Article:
In Second Life (SL) user–generated content is frequently used to generate wealth, whether it is in Linden dollars or real world currency. Transactions in 2010 have already reached US$160 million (Nino, 2010). Users may sell clothing, buildings, or other objects. Residents of SL are able to duplicate their products at no cost, which means they are able to enjoy little marginal production and immediate economies of scale, if they choose to sell their creations to the SL community (Huffaker, et al., 2010). However, users must be aware that while they retain intellectual property rights over this content, Linden Lab may remove the user’s content, or the SL service, at any time.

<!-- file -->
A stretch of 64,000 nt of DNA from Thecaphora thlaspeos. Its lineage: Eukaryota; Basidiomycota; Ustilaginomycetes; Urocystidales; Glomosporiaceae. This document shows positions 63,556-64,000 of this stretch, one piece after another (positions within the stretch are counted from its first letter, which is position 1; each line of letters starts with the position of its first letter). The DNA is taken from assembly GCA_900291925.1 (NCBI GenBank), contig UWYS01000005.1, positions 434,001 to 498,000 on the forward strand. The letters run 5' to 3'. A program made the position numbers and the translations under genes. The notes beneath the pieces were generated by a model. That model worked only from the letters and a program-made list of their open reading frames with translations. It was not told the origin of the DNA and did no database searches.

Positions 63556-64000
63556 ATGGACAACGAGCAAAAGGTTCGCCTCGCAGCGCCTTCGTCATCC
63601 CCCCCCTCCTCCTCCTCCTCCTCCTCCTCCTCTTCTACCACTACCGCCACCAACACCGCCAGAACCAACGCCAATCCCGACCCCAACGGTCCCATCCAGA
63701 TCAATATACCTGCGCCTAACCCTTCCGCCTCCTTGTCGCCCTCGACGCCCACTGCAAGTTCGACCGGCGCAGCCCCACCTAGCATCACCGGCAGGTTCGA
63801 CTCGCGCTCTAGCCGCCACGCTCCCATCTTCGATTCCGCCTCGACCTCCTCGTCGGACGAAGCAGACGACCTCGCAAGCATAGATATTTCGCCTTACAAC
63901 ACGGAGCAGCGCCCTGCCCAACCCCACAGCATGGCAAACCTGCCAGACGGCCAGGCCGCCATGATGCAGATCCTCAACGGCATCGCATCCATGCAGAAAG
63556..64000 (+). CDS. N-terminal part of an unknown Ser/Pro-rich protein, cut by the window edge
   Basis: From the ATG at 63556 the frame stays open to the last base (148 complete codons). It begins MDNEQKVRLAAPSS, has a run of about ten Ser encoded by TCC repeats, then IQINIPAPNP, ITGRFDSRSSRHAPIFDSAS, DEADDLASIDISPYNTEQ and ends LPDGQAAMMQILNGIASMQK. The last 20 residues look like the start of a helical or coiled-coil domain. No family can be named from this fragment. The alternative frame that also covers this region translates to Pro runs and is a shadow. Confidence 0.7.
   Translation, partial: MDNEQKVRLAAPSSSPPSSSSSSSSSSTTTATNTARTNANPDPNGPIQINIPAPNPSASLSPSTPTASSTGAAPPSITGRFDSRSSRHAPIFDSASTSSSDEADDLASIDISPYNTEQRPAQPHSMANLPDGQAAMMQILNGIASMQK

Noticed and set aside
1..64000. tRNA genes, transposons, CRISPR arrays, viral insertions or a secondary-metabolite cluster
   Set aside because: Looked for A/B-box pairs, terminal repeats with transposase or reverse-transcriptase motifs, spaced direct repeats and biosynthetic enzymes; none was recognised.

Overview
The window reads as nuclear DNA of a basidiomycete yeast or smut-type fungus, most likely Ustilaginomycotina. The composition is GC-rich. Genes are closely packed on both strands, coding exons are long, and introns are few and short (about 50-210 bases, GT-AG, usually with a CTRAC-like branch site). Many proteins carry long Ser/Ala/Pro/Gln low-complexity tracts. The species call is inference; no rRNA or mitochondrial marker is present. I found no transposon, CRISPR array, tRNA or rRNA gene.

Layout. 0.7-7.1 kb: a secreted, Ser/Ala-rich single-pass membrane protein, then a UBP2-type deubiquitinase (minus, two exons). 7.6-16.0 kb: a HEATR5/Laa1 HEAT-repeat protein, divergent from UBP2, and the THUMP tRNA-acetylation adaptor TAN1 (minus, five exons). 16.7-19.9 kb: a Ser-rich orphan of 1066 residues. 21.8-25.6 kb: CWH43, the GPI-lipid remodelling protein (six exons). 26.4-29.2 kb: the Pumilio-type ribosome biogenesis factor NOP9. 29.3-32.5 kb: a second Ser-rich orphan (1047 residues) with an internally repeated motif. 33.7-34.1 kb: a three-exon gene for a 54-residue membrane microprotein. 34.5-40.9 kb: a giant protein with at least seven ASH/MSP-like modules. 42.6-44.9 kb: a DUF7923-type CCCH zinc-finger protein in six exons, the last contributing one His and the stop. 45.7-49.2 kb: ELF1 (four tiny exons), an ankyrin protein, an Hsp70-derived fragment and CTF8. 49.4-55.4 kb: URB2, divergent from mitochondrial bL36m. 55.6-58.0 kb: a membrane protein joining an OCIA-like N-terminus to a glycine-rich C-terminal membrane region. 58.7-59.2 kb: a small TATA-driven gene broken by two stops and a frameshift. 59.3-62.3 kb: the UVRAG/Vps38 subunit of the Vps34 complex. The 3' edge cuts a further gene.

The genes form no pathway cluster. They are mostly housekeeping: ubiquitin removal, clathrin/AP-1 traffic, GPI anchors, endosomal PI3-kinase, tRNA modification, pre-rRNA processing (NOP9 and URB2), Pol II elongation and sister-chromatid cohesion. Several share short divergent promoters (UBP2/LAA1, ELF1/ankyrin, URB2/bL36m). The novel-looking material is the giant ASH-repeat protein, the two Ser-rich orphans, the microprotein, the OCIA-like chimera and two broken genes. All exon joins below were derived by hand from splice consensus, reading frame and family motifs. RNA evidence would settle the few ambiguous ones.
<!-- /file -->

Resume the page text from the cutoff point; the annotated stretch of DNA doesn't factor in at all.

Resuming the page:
Some collaborative UGC projects have gone on to spawn small but successful organizations. Wikipedia, for example, rivals major corporations such as Google, Microsoft and Yahoo as a Web destination, but does so on a small operating budget and with only a handful of paid employees [8]. UGC offers several other areas for the creation of value. UGC platforms may also be able to generate revenue by physical copies of related goods (OECD, 2007). Taxing authorities around the world are also investigating virtual worlds as a potential source of tax revenue (OECD, 2007). However, potential tax liability may dull user’s interests in creating UGC.